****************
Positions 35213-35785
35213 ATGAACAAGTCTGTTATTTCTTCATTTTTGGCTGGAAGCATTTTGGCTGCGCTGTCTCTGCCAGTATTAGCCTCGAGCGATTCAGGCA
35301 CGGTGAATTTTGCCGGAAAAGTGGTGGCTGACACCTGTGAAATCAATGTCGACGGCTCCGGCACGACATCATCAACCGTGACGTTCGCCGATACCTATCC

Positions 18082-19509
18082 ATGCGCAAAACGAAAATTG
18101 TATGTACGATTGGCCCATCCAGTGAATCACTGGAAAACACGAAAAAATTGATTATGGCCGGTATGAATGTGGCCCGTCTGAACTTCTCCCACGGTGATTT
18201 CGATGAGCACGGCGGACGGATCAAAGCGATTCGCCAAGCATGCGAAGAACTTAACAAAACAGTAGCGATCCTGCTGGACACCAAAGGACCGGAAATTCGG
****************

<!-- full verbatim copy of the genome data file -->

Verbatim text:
Positions 35213-35785
35213 ATGAACAAGTCTGTTATTTCTTCATTTTTGGCTGGAAGCATTTTGGCTGCGCTGTCTCTGCCAGTATTAGCCTCGAGCGATTCAGGCA
35301 CGGTGAATTTTGCCGGAAAAGTGGTGGCTGACACCTGTGAAATCAATGTCGACGGCTCCGGCACGACATCATCAACCGTGACGTTCGCCGATACCTATCC

Positions 18082-19509
18082 ATGCGCAAAACGAAAATTG
18101 TATGTACGATTGGCCCATCCAGTGAATCACTGGAAAACACGAAAAAATTGATTATGGCCGGTATGAATGTGGCCCGTCTGAACTTCTCCCACGGTGATTT
18201 CGATGAGCACGGCGGACGGATCAAAGCGATTCGCCAAGCATGCGAAGAACTTAACAAAACAGTAGCGATCCTGCTGGACACCAAAGGACCGGAAATTCGG